April 26, 2014 – During my second season on the hit show The Wonder Years, I pitched an idea about bringing back Paul Pfeiffer’s little sister Debbie (Torrey Anne Cook), who had been introduced in season two as having a monster crush on the show’s lead, Kevin Arnold (Fred Savage). The result was one of my favorite episodes that I had the privilege of writing. The story involved Kevin getting roped in against his will to take little Debbie Pfeiffer to her cotillion dance, when all he really wants to do is hang out with the guys at a football game and ogle the head cheerleader, Deena Delgado. I wasn’t involved in the casting of the guest characters, but was on set all day at a country club out in Malibu where the dance sequences were filmed. One of the adult supporting roles was simply called “Punch Lady” in the script, and she had, as I recall, two, maybe three lines. “My, what a fine catch,” was one of them, directed to Debbie regarding her date Kevin, and the other was something like, “Decided to sit this one out?” directed to Kevin as he bolts to get away from Debbie’s blind hero worship. The “day player” we’d cast as the Punch Lady was a woman named Vanessa Brown, and she did a fine job with her small part. During a break in shooting, I overheard one of the Assistant Directors mentioning that Ms. Brown had once played Jane in one of the many Tarzan movies back in the day. I remember thinking that was kind of cool, but thought nothing more of it even as she was wrapped for the day after her work was completed, just another actor with whom I’d briefly crossed paths.
It wasn’t until quite recently, with all the renewed interest in The Wonder Years resulting from the upcoming StarVista Entertainment/Time-Life release of the entire series on DVD, that I bothered to Google Ms. Brown and discovered her rather astonishing history―a career that resulted in two stars on the Hollywood Walk of Fame (one for her TV work, the other for motion pictures). She had fled the Nazis with her parents in 1937, coming to the states where she pursued her love of acting. Apparently, she had a very high IQ that resulted in two years as a junior panelist on the TV game show Quiz Kids. As for acting, not only did she indeed play Jane in 1950’s Tarzan and the Slave Girl opposite Lex Barker, she originated the role of “The Girl” on Broadway in The Seven Year Itch―later famously played by Marilyn Monroe in the 1955 film version. She was also cast as Babette in Lillian Helmann’s Watch on the Rhine on Broadway and later appeared in one of my favorite films: Vincente Minnelli’s The Bad and The Beautiful (1952). In short, our “Punch Lady” had been something of a big deal, even making the cover of Life magazine in 1953.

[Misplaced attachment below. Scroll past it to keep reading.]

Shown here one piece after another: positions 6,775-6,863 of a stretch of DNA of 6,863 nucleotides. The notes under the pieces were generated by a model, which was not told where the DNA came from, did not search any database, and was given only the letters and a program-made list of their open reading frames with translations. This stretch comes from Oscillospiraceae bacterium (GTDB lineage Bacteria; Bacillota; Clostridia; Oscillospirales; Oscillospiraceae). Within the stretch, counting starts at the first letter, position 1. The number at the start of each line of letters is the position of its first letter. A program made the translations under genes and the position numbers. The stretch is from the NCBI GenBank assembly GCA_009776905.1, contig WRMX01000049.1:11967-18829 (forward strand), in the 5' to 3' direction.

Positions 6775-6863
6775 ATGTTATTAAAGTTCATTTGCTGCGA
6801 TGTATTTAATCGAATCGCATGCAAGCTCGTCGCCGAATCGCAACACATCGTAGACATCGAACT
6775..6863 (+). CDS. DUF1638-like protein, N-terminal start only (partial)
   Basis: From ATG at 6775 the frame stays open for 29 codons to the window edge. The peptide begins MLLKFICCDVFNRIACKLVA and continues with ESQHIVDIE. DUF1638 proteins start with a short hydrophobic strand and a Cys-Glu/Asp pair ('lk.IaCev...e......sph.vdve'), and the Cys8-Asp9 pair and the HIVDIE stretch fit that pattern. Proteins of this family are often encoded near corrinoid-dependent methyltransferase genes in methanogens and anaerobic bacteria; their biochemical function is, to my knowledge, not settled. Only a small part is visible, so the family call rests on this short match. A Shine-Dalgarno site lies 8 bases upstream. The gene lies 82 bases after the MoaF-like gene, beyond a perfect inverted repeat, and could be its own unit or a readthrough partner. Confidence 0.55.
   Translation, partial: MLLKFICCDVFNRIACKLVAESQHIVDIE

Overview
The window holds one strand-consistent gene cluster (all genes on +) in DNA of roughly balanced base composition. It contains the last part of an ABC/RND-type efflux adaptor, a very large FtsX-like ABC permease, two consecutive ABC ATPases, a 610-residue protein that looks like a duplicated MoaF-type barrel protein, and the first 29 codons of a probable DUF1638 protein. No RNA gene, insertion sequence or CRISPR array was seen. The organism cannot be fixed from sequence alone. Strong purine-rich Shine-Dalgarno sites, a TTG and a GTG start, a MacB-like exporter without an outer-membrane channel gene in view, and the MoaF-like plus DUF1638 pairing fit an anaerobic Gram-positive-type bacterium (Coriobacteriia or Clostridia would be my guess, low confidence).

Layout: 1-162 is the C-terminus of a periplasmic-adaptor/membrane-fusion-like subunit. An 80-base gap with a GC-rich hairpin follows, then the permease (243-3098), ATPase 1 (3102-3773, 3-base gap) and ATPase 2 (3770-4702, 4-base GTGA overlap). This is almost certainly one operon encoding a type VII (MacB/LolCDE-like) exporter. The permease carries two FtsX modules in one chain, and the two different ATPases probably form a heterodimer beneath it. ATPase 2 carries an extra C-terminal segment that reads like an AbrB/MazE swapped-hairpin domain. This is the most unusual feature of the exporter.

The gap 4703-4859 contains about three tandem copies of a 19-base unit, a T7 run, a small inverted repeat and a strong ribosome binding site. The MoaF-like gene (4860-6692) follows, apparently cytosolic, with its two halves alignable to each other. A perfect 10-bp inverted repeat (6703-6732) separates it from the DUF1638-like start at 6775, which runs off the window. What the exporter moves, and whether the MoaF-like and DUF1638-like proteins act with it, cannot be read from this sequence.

According to IMDB and Wikipedia, she had been diagnosed with breast cancer a couple of years before her work on The Wonder Years, and a year after her diagnosis, her home had been destroyed in the 1987 Whittier earthquake. But I didn’t know any of this about the lady who had two lines in one of my episodes. Because even though my interest had been piqued by the tidbit about her role in a Tarzan movie―a role that turned out to be nothing compared to the rest of her career―I hadn’t bothered to strike up a conversation, despite the ample opportunities to engage in small talk during the rather tedious process of filming. As a fan of the Golden Age of Hollywood, this was one of my biggest missed opportunities, and one of my deepest regrets.
Vanessa Brown passed away May 21, 1999 at the Motion Picture Country Home in Woodland Hills, California. The “Punch Lady” is listed as the final role of her career. Stay tuned…